14 ingenious ideas for creative gardeners

According to Mac Griswold – acclaimed cultural landscape historian and author – “gardening is the slowest of the performing arts.” It’s also one of the most rewarding forms of creative expression. Where else can you spend all day in your beds without it feeling a bit wrong?

So, we’ve put together a collection of gardening projects that are sure to spark your imagination. Some ideas are old, some new, all equally relevant for the well-seasoned gardener and the green-fingered newbie.

Oh, and it doesn’t matter whether you’ve got a sprawling cottage lawn, a modest backyard, an urban balcony or window box, it’s time to play in the dirt.

On your marks, get set, grow!

1. Have fun planning and learning before you plant 🌱

First up, think about the kind of garden you’re going for. Even if it’s a grow-bag of Geraniums and a bucket of home-grown spuds, it’s always worth reading up on when, where and how best to plant your ideas. 

We learned recently that a huge percentage of plants die because they’ve been planted badly or in the wrong place. Give your plants the best start in life by doing a little learning first. The RHS website is a fantastic resource. We love their plant finder, where you can search by variety, colour, soil type or sunlight level. 

YouTube is your friend here too. For all of us who want to learn how to take care of our plants, there are lovely people out there who want to teach us.

plants in a garden

Patch Plants has a really great selection of short and snappy how-to videos.

2. Customise your tools with Sugru Mouldable Glue for comfort πŸƒ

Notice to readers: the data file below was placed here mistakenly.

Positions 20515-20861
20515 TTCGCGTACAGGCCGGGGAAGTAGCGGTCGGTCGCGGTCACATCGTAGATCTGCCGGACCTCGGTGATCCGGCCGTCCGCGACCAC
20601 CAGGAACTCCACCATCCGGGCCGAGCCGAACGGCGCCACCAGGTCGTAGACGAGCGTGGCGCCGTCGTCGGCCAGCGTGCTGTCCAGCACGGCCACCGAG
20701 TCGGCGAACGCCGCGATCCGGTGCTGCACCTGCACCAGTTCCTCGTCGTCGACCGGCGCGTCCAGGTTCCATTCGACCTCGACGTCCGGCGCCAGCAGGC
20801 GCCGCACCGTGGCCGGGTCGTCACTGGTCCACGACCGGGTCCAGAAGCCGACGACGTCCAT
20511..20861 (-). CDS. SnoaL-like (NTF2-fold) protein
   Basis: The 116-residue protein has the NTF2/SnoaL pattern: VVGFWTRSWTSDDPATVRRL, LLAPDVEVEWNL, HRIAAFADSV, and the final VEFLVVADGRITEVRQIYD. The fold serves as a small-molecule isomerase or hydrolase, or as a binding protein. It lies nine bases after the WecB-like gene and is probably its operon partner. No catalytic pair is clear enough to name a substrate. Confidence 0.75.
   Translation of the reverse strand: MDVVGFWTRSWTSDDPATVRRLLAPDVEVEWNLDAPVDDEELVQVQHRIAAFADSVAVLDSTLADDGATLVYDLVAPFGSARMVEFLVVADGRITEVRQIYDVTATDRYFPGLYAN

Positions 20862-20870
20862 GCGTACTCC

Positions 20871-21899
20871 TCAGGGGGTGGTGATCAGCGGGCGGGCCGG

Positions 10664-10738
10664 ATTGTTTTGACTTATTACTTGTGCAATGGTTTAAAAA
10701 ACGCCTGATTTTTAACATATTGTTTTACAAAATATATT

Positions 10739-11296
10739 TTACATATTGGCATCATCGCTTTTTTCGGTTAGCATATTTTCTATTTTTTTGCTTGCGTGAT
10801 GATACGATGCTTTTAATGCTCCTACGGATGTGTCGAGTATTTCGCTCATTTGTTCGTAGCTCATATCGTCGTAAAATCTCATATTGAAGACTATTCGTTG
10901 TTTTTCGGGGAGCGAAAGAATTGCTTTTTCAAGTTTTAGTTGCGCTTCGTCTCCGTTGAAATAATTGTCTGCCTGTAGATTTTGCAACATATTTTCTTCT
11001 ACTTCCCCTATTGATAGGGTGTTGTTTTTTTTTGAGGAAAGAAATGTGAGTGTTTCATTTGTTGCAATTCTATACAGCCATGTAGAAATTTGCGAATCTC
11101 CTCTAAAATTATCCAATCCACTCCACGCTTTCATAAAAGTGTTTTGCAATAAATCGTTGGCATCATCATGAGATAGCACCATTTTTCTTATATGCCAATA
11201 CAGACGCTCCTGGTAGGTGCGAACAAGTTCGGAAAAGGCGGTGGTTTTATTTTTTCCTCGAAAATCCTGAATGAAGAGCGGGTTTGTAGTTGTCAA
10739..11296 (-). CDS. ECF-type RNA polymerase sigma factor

garden tools customised with Sugru

Make sure you’ve got the right tools for the job. But, should you find your hands aching after a few hours clipping and digging, it’s probably down to the one-size-fits-all tool design. Sugru is brilliant for adding grips and texture to help your tools last longer and work better for you. See How To Make Your Own Customised Tools. 

Our Sugru Fix of the Month for June goes to Phillip from the UK. πŸ’₯

garden tools customised with Sugru

Phillip from Oxford is a keen gardener and Sugru-er. As every regular pruner knows, that sensitive part of your hand between your thumb and forefinger is very prone to blisters after a good prune. According to Phillip, the best grip is the Swiss, but the best blade is made from Japanese steel. He’s used Sugru to get the best of both worlds!

3. Grow some fruit and veg, it’s easier than you think πŸ₯‘πŸ“πŸ†πŸ₯•πŸ₯’

vegetables picked in a garden

Maybe you’re considering a kitchen garden of home-grown fruit and vegetables. It’s one of the biggest gardening trends right now and is so rewarding!

If you’ve not started yet or you’re tight for space, begin with some young cherry tomato plants that you can pick up from most local hardware or garden stores. These will even grow on a sunny windowsill as long as you keep them well watered and feed them once a week over the summer. There’s nothing as tasty as a sweet home-grown tomato!

SowHow book

When you’re ready to branch out, we recommend this great book from Paul Matson and Lucy Anna Scott.